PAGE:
AQA AS Geography Coasts: Coastal Processes

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  • Created on: 22-08-13 20:21
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Coastal Processes
How Waves Erode the Coastline
Abrasion/ Corrasion Bits of rock and sediment transported by the
waves smash and grind against rocks and
cliffs, breaking bits off and smoothing
Hydraulic Action Cliffs and rocks contain many lines of
weakness in the form of joints and cracks.
A parcel of air can become trapped /
compressed in these cracks when water is
thrown against it.
The increase in pressure leads to a
weakening / cracking of the rock
Quarrying The energy of a wave as it breaks against a
cliff is enough to detach bits of rock
Corrosion / Solution Soluble rocks get gradually dissolved by sea
Attrition Bits of rock in the water smash against each
other and break into smaller bits

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Subaeriel Weathering
Subaeriel weathering describes coastal processes that are not linked to the action of
the sea.
All slopes are subject to constant change. Some movements are slow whereas others are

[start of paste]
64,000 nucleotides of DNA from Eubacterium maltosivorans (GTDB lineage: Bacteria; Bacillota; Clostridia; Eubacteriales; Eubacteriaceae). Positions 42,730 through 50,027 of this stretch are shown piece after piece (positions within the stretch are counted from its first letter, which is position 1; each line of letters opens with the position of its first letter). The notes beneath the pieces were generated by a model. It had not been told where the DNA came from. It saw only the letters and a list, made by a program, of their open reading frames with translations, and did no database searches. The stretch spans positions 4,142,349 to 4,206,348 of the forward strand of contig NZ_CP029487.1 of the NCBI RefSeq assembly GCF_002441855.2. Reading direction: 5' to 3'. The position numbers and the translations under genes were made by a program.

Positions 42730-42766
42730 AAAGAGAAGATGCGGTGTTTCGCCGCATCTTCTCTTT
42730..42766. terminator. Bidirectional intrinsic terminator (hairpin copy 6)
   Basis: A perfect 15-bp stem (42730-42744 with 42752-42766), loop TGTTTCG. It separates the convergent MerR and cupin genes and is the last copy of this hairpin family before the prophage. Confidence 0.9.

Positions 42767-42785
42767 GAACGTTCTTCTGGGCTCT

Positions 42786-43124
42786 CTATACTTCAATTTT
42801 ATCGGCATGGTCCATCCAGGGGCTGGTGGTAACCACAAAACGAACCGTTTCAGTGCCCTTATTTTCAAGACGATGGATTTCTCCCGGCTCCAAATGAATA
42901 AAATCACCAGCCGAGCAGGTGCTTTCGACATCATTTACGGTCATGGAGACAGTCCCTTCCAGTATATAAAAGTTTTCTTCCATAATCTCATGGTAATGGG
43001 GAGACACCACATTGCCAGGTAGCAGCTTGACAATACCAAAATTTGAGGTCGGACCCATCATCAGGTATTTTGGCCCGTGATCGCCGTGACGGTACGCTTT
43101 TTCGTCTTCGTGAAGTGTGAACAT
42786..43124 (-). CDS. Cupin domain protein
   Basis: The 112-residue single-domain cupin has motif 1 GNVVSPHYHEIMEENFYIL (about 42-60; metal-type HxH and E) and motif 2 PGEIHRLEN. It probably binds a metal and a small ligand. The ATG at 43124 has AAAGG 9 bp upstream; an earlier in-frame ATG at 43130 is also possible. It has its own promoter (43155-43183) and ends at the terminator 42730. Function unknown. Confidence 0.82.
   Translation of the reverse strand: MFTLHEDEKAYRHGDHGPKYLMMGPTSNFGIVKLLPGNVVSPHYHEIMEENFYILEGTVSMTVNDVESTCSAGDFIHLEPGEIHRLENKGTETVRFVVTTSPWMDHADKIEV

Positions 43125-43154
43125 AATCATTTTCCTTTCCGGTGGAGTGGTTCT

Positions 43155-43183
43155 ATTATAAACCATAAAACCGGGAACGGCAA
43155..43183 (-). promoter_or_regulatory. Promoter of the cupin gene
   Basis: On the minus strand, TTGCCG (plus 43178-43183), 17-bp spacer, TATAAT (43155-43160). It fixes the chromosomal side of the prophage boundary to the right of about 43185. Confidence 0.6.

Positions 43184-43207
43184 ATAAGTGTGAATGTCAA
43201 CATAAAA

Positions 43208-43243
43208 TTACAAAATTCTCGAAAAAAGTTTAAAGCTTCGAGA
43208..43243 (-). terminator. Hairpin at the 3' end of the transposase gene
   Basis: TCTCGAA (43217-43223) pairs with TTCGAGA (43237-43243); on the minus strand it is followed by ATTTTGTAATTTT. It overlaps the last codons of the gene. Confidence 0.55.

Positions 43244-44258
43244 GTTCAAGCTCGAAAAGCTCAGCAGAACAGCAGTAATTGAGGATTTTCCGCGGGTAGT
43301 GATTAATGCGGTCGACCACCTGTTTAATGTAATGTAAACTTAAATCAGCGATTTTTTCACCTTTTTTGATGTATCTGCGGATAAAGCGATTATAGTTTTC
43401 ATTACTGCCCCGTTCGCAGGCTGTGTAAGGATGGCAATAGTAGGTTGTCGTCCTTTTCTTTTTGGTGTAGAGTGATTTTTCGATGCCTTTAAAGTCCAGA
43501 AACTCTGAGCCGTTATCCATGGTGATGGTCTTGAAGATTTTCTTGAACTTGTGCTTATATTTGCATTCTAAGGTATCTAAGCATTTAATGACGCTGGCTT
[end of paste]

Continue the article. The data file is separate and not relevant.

For these mass movements to occur, the underlying rocks must be weakened by the
processes of subaeriel weathering.
Most rocks are formed at great depth at high temperatures and/or great pressures and
often in conditions devoid of water or oxygen.…read more

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Chemical Weathering
Chemical weathering involves decomposition resulting from chemical change. Typically,
rock-forming minerals break down releasing elements to produce new minerals
that are more stable in the new conditions at the earth's surface.
Some are soluble whereas others form clays which are weaker minerals than the ones they
Chemical processes dominate in warmer, moist climates associated with good vegetation
cover and they tend to operate to a greater depth than physical weathering processes.…read more

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Mass Movements
Weathered rocks exposed in coastal zones are susceptible to mass movements.
Soil Creep The slowest form of mass movement.
Propagated by three main mechanisms.
Raindrop impact in intense storms may cause a splash of soil particles.
Those particles that fall on the downslope side fall further, resulting in
net downslope movement.
Wet periods add additional moisture to soil particles which swell upon
wetting, expand and fall slightly downhill under gravity when the soil
dries.…read more

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Biological Weathering
Biological weathering refers to weathering resulting from organic agents. These may be tree
roots growing into and physically widening joints, or animals burrowing.…read more


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